Southwest Flight Makes Emergency Landing After Losing Cabin Pressure

“When you're in the air 20,000 feet above the ground and don't know what's going on, it's not uneventful,” said a passenger slamming the airline’s statement.

Passengers on a Southwest airlines flight were left panic stricken and frightened after the airplane made an emergency landing. Flight 861 that was flying from Denver to Dallas experienced mayhem as oxygen masks were deployed after the plane reportedly lost air pressure.

The plane is now under review. The airline has faced such safety scares in recent months and repeated incidents are pointing towards the airlines failure to address the pertinent issue of safety.

Before the plane successfully made an emergency landing at Dallas Love Field after the unexpected situation, 120 travelers on board were terrified for half an hour. 

Passenger Glen Eichelberger revealed the horror everyone faced on the flight. He said that at around 9 p.m., the oxygen masks came down and passengers were told to put them on because the cabin was losing pressure. The intensity of the problem wasn’t communicated to them.

Another passenger, Josh Trimberger said the plane was about 30 minutes outside of Dallas at that time.

After the emergency landing, Southwest airline published a statement and called the landing “uneventful.”

“Following an uneventful landing, initial reports indicate four of the 120 customers onboard requested a check from paramedics to assess ear pain,” the airline stated.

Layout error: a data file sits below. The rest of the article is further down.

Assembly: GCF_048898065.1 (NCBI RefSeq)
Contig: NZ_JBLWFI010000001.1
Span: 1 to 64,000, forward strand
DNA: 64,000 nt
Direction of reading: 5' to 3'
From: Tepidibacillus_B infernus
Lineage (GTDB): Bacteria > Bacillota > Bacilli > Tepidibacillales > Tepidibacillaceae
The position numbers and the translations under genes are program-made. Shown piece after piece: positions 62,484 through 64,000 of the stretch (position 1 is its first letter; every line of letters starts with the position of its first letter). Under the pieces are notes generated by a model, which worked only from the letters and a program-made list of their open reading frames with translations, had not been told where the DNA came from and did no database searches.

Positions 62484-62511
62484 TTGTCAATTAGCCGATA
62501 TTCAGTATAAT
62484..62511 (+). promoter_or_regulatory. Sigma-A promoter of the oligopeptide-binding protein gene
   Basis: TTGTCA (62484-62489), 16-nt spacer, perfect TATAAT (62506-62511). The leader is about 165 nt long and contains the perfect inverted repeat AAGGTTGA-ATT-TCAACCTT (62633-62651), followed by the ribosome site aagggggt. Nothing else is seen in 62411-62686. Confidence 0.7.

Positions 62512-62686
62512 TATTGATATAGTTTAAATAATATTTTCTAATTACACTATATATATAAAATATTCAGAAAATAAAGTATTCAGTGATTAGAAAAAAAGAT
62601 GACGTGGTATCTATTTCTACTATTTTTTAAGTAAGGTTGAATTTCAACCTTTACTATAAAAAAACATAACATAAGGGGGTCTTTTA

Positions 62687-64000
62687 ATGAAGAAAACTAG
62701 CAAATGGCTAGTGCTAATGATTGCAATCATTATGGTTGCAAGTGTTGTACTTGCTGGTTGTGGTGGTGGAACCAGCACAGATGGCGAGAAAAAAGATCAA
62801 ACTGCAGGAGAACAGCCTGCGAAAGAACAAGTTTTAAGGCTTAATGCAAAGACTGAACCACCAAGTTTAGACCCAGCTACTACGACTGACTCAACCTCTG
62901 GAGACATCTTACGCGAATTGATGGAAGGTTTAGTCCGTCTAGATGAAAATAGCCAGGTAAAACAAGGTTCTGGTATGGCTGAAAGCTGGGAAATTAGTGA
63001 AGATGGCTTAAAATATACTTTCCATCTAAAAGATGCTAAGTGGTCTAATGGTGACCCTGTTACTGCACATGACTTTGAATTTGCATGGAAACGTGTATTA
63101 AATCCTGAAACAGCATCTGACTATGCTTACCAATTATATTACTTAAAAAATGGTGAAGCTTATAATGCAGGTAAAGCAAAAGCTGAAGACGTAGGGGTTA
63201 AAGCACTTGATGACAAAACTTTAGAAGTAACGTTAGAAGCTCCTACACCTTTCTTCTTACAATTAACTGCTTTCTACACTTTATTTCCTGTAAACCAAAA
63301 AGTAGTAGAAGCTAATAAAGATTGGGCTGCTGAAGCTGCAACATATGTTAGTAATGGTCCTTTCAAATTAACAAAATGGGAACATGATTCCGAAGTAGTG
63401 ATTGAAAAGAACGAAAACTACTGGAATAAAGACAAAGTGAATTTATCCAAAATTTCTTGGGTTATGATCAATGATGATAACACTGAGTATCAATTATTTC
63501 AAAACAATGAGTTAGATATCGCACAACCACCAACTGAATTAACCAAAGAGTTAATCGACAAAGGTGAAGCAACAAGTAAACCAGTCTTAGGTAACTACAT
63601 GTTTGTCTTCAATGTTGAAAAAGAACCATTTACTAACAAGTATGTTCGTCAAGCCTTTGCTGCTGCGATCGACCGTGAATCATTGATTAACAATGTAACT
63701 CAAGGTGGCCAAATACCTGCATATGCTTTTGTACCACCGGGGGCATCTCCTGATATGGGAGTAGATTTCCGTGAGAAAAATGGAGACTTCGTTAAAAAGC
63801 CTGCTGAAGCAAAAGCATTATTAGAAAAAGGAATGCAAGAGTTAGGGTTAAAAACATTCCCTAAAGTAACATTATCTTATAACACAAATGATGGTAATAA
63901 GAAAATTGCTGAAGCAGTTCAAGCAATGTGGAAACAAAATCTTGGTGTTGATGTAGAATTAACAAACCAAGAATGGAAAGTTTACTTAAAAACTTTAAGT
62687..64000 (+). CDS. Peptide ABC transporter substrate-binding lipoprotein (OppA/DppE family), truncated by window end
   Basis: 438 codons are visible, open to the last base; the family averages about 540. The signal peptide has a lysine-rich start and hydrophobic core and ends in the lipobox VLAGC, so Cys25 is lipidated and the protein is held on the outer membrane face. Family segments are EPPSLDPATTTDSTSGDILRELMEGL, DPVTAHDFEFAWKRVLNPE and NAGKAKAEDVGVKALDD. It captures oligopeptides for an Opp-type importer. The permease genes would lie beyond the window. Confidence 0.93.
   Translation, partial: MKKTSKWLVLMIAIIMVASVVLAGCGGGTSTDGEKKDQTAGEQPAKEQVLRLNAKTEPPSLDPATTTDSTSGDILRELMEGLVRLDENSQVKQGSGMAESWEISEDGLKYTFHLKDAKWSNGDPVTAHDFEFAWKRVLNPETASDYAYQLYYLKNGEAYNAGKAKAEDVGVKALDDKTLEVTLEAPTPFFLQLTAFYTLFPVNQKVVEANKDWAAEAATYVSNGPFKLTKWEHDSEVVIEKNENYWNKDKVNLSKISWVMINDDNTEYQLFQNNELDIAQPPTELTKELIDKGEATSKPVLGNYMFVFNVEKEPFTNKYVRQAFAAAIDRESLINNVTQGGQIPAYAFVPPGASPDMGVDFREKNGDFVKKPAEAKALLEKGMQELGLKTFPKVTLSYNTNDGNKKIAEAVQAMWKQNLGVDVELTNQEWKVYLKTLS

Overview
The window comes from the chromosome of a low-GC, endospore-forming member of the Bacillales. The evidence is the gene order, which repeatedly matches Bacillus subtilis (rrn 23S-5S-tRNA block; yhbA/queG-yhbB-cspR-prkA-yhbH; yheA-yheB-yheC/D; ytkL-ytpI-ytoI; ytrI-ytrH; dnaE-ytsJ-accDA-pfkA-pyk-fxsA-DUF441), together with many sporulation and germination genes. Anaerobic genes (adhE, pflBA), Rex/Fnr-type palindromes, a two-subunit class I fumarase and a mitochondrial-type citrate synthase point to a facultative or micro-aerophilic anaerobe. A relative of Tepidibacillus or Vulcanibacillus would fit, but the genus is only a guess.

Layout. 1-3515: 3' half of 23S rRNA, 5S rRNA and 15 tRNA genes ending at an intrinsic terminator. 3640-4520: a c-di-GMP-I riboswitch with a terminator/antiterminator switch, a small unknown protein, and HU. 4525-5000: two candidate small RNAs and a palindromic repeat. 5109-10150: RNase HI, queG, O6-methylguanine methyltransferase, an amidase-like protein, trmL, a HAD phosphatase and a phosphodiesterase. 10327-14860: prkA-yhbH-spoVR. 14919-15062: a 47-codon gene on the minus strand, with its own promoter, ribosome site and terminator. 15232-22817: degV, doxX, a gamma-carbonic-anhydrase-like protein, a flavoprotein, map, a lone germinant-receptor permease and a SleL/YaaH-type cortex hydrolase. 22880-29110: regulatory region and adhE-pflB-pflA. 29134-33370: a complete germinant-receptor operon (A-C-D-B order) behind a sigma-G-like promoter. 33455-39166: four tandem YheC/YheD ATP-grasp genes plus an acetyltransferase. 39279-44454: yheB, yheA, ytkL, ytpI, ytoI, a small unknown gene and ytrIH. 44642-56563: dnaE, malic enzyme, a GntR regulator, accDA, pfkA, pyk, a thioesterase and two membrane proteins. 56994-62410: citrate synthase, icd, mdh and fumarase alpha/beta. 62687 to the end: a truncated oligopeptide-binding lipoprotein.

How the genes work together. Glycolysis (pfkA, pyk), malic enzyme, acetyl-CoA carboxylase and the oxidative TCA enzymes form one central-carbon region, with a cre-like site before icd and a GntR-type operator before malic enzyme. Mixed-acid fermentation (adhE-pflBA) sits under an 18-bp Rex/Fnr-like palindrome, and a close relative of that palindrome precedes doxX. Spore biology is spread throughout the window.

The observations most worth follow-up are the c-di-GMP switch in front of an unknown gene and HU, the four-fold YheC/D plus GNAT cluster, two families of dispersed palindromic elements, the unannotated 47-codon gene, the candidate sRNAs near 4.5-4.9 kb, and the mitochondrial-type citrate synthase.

However, that is not how the passengers felt. They were terrified for their lives.

“I had no idea what was going on or what the outcome was going to be. I reached over and grabbed Josh by the arm because I didn’t know if we were going to make it or not. There was no communication what so ever from the flight attendants or from the cockpit as far whether we were in mortal danger,” said Eichelberger.

“When you're in the air 20,000 feet above the ground and don't know what's going on it's not uneventful,” the passenger added. 

“Luckily, we were in the DFW area where we have Alliance, Love Field and DFW,” said Trimberger.

Last month, a Southwest passenger died and another one was nearly sucked out a window of the plane on Southwest Boeing 737, after an engine on the plane’s left side blew. Within a few days, the airline made headlines for another safety scare. Thankfully, no one died at the Southwest 1380 flight, all thanks to the pilot who landed the plane safely after an engine explosion.

The airline has not made the cause of the latest emergent situation public as of yet.

Thumbnail/Banner Image: Reuters, Mark Makela

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